The primary endpoints were operative death, defined as any death occurring within 30 days of operation or before hospital discharge, and midterm (5-year) survival.
The secondary endpoint was distal reintervention for residual aortic pathologic conditions. Distal reintervention was defined as open or endovascular intervention on the aorta distal to the ascending aortic and to the arch prosthesis implanted during the initial surgery.
A standard median sternotomy was the routine surgical approach in all cases. After the administration of heparin, cardiopulmonary bypass (CPB) was established by cannulating the axillary artery (in 56 of the 92 patients), the femoral artery (in 31 patients), or the ascending aorta (in 5 patients), and the venae cavae. Myocardial protection strategies usually included the intermittent antegrade administration of cold blood or a single dose of crystalloid cardioplegic solution. Left ventricular venting was performed by inserting a vent through the superior right pulmonary vein. Hypothermia was always used, and the core temperature was allowed to drift between 21 °C and 33 °C, depending upon the predicted time of circulatory arrest. Once an adequate core temperature had been reached, circulatory arrest was initiated, and surgery on the aortic arch was performed with the aid of hypothermic selective monolateral or bilateral anterograde cerebral perfusion. Monolateral perfusion was always achieved via arterial inflow in the axillary artery, with the brachiocephalic artery clamped at its origin. Bilateral cerebral perfusion was performed via the Kazui technique: both the brachiocephalic and the left common carotid arteries were cannulated and were perfused at a rate of 10 mL/(kg·min) by a single pump. The decision to perform total arch versus hemiarch repair depended on each patient's condition, on the location of the intimal tearing site, or on the diameter of the distal arch: hemiarch replacement was performed in patients whose aortic arch aneurysm (<50 mm) or intimal entry tear was confined to the small curvature. In patients who had a known connective tissue disorder or an intimal entry tear along the greater curvature, total arch replacement was performed.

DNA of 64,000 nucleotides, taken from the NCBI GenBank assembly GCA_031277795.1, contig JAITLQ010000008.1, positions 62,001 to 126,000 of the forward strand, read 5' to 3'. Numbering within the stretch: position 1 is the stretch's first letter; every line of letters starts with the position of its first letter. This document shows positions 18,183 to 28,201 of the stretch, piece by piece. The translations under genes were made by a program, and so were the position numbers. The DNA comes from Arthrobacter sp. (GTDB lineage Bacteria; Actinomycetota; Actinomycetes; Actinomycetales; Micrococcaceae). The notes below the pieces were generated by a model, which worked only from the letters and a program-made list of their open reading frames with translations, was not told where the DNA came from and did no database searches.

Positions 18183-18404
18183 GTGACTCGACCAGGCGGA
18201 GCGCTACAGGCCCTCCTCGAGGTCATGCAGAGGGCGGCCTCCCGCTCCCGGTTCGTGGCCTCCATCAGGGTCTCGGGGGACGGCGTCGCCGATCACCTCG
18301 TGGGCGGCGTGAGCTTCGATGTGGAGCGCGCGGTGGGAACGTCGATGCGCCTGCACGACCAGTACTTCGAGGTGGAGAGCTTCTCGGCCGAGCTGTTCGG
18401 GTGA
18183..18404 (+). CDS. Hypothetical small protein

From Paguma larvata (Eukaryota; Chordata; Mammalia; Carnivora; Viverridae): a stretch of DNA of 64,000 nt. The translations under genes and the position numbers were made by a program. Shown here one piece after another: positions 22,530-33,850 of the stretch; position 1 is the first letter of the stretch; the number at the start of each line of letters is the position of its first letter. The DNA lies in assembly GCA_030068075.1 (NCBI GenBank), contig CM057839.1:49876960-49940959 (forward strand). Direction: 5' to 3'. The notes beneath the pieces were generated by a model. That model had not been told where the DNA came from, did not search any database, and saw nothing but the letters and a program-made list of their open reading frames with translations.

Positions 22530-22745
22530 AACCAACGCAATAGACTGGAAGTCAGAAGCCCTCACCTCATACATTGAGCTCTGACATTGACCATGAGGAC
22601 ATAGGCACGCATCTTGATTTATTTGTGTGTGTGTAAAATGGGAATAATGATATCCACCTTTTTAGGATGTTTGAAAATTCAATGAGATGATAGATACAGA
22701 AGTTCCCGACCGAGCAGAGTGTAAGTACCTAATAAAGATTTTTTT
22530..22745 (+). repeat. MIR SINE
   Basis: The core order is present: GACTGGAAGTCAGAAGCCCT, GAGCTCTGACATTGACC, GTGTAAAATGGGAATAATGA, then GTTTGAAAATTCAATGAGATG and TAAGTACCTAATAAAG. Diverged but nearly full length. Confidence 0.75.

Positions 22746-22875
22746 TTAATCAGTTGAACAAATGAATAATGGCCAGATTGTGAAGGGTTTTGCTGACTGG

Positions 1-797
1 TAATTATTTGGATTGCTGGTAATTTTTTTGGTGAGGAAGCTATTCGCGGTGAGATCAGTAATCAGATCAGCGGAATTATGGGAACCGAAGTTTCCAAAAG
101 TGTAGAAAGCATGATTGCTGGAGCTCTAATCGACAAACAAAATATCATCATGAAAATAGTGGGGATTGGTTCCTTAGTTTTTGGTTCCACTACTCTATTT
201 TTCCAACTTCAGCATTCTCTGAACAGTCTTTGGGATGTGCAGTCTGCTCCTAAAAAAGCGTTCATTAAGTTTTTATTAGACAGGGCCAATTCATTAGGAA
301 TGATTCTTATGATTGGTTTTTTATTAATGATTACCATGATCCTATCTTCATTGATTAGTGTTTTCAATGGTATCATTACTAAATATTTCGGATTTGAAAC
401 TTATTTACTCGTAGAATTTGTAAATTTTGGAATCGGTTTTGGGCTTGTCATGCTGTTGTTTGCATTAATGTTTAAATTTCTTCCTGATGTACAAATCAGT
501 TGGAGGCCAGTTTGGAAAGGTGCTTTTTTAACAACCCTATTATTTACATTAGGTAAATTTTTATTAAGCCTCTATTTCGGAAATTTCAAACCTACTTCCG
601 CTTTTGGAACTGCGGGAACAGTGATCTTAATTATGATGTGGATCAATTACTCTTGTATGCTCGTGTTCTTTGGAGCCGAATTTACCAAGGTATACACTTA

Midterm outcomes were determined from the clinical records when available or, when necessary, from direct telephone interviews with the patient or with family members. All follow-up data were collected, and no patient was lost to follow-up. The median and mean durations of follow-up were, respectively, 19.5 months (interquartile range [IQR], 1–59 mo) and 30.5 ± 29.8 months (IQR range, 0–100 mo).
Continuous data were expressed as mean ± SD or as median, with the IQR and categorical data expressed as percentages. For comparison of continuous variables, the Student t test was applied when normal distribution was present, as tested by means of the Kolmogorov-Smirnov test. For abnormally distributed variables, the Mann-Whitney rank sum test was used. Categorical variables were compared by means of the χ2 test. In the case of small group sizes (n <5), the Fisher exact test was used.
Logistic regression analyses were performed to determine risk factors for operative death. Clinically relevant variables with P≤0.1 on univariable analysis were made available in the multivariable model. Results were reported as effect sizes (odds ratios [ORs]) with 95% confidence intervals (CIs). The validity of the regression model was examined by using the Hosmer-Lemeshow goodness-of-fit test. Kaplan-Meier curves were generated in order to provide survival estimates at postoperative points in time. Differences between the 2 groups were determined by log-rank test. These estimates include operative deaths.
All reported P values were 2-sided, and P values <0.05 were considered to indicate statistical significance. All statistical analyses were performed with use of SPSS 15.0 (IBM Corporation; Endicott, NY).